Creating Your Right Life

inspiration & tools for empowered living

0615
2014

Find Your Purpose and Power: Rediscovering Your Superhero Self

1041406_30891902Several years ago, pretty much everyone I know became a huge fan of the television series Heroes. The show’s premise is that people all over the world begin discovering that they have superpowers—they can hear thoughts, manipulate the time-space continuum, become strong enough to break through steel bonds, etc. The kinds of things that couldn’t possibly happen on this planet. Except they do. I watch regular people make these kinds of discoveries just about every other Thursday. Here’s a metaphorical but only slightly exaggerated version of my typical coaching process. Some nice, ordinary-looking person comes to me and says, “I’m Clark Kent, I’m Diana Prince—and somehow my life got off course.” Sometimes they say that perhaps in childhood or perhaps at work they zigged when they should have zagged, sailed south when they should have sailed north. “One morning,” they say, “I woke up thinking, ‘Is this really what I’m supposed to be doing with my life?’” “The problem isn’t your situation,” I always tell them (because it’s always true). “The problem is your lenses.” 

“My lenses?” the person says, looking at me as though the bloom is definitely leaving the rose.

“I mean the way you see,” I explain. “Your psychological perspective.” I don’t mention (yet) that I’m also alluding to Clark Kent’s eyeglasses, which disguised his real identity. I know that whenever I can help an “ordinary person” remove a set of distorting perceptual lenses—zap, pow, shazam!—I’ll see them levitate right off the floor, flexing steely muscles under neon-colored outfits. When this finally happens, it doesn’t surprise me. But it usually shocks the hell out of the client.

“Oh, my God!” says Superman or Wonder Woman. “Who am I? What am I doing? Holy transfiguration, Batman, what should I do next?”

“I have no idea,” I say. 

And at that point, we’re finished.

Because I’m not Batman, or the Forecast Phenom, or the Psychedelic Psychic, or whatever. I was born with just one superpower: the ability to see other people’s superpowers. So I can tell you that pretty much everyone (including you) is a superhero, and that every superhero (including you) has an incredibly important life mission. Figuring out what that mission is? That’s up to every individual hero (including you).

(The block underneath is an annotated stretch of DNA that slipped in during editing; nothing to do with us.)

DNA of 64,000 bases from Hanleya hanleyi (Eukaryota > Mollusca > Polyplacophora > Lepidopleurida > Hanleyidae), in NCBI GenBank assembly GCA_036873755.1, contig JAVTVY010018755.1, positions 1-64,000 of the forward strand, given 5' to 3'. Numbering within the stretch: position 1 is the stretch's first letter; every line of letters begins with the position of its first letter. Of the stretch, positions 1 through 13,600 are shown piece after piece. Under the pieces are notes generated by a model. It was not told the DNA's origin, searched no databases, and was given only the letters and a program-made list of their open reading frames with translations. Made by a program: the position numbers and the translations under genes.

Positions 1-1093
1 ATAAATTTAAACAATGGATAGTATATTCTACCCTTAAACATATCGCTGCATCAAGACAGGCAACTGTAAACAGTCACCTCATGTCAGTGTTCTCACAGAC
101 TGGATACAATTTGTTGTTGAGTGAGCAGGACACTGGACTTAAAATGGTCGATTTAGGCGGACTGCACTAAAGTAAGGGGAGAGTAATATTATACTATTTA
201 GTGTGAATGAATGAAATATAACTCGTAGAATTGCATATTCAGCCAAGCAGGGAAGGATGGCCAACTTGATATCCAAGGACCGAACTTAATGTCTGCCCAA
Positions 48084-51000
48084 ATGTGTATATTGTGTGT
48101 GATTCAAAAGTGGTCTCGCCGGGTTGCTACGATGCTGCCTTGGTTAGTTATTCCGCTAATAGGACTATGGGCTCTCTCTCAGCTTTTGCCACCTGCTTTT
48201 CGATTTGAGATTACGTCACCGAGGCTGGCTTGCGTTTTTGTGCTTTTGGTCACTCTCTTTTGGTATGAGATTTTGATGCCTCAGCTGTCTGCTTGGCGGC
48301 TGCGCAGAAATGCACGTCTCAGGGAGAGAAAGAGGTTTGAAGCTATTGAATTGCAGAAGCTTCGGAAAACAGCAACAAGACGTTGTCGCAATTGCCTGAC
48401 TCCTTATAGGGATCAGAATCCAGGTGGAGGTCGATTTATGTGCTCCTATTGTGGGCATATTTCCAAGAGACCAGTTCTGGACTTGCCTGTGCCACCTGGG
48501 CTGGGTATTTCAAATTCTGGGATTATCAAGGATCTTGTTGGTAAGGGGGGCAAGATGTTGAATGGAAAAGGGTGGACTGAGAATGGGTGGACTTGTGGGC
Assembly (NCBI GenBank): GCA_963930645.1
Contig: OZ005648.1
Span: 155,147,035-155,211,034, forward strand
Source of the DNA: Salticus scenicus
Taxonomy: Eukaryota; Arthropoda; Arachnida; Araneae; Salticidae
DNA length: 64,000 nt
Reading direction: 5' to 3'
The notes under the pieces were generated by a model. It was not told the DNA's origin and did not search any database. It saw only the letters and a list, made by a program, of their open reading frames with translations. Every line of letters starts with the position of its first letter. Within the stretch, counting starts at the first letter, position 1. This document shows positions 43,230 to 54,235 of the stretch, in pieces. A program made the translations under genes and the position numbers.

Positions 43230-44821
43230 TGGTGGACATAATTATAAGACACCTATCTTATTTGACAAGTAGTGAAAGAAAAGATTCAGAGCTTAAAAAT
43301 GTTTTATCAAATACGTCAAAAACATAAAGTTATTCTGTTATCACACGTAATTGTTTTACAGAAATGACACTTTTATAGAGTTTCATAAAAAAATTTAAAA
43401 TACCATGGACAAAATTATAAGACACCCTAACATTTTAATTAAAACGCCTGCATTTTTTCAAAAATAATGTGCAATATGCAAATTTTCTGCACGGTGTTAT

I’m telling you all this because recently I coached three women who were unsure of where they were supposed to be in life. Their path forward looked fuzzy. They thought this was because they were in confusing situations. But I saw each woman looking through her own particular sort of distorting lenses; the fuzziness wasn’t in the surroundings but in the way they saw. At moments when your life appears bleak and the way forward indistinct, the same thing is almost certainly happening to you.

Most people try to think their way out of these kinds of problems. From my perspective, however, adding more ideas to these three women’s heads would be like forcing Clark Kent to add assorted sweaters, parkas, and goggles to his nerdy suit and specs. Finding your purpose and power requires stripping certain thoughts away like street clothes until you hit Lycra. My job with the three women I’d be coaching was to help them peel away illusions until their superhero identities emerged. While we’re following their stories, I’ll throw in some hints that may help you, too, take off your “normal” disguise and liberate your true, superhero self.

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0608
2014

Channeling Your Inner Hobo…Insight from Martha

So I’m on my yearly migration to Africa, where I go to molt, feed, and mingle with others of my species. Every time I make the trip, I’m so grateful and happy. And miserable. And terrified. 
 
It’s not Africa that bothers me; it’s getting there.  

I admire but don’t understand people who love travel for its own sake. I have enough trouble puttering around my house; flying to places with utterly different time zones just seems gratuitous.

Eckhart Tolle says that there are only three feeling states for people who live in the Now: acceptance, enjoyment, or enthusiasm. Enthusiasm, which means “filled with God,” kicks in when you’re doing what you love, with people you love, in places you love. Enjoyment is how you experience things that are, y’know, okay. Acceptance is the emergency go-to state for times when you’re not in your element.  

Once I get to Africa, I’ll be eyeballs-deep in enthusiasm. But to find acceptance for the actual trip, I must assume the ragged mantle of the Airport Hobo, my alter ego who—this is the important part—only knows the world of air travel. I can’t even let myself think how much I’d like to be doing something else. For Airport Hobos, there is only Now: security screenings, boarding passes, inappropriately timed sunlight.  

Each trip, I take a new Airport Hobo name (last trip, Numbbum Eyebag; this trip, Imaculatta Tinkleplenty). I tell Airport Hobo stories. I sing Airport Hobo songs (“I’m leavin’ on a jet plane…”). I hunt hot outlets. I flee from babies.

This works so well I’ve started Hobo-ing in other circumstances, such as waiting for a medical exam or talking to my accountant. Try it. When you absolutely can’t find enthusiasm or enjoyment, become the Acceptance Hobo of whatever it is you must do: the Laundry Hobo, the Office Temp Hobo, the Parent-Teacher Conference Hobo. Name yourself. Then accept your progress one present moment at a time. Later, you can tell the tale over many a crackling fire to generations yet unborn.  

And forgive me if, when we pass each other, I don’t wave. Airport Hobo means no harm. Airport Hobo only recognizes passport photos. And Airport Hobo’s tiny, jet-lagged brain is entirely occupied accepting the Now.  

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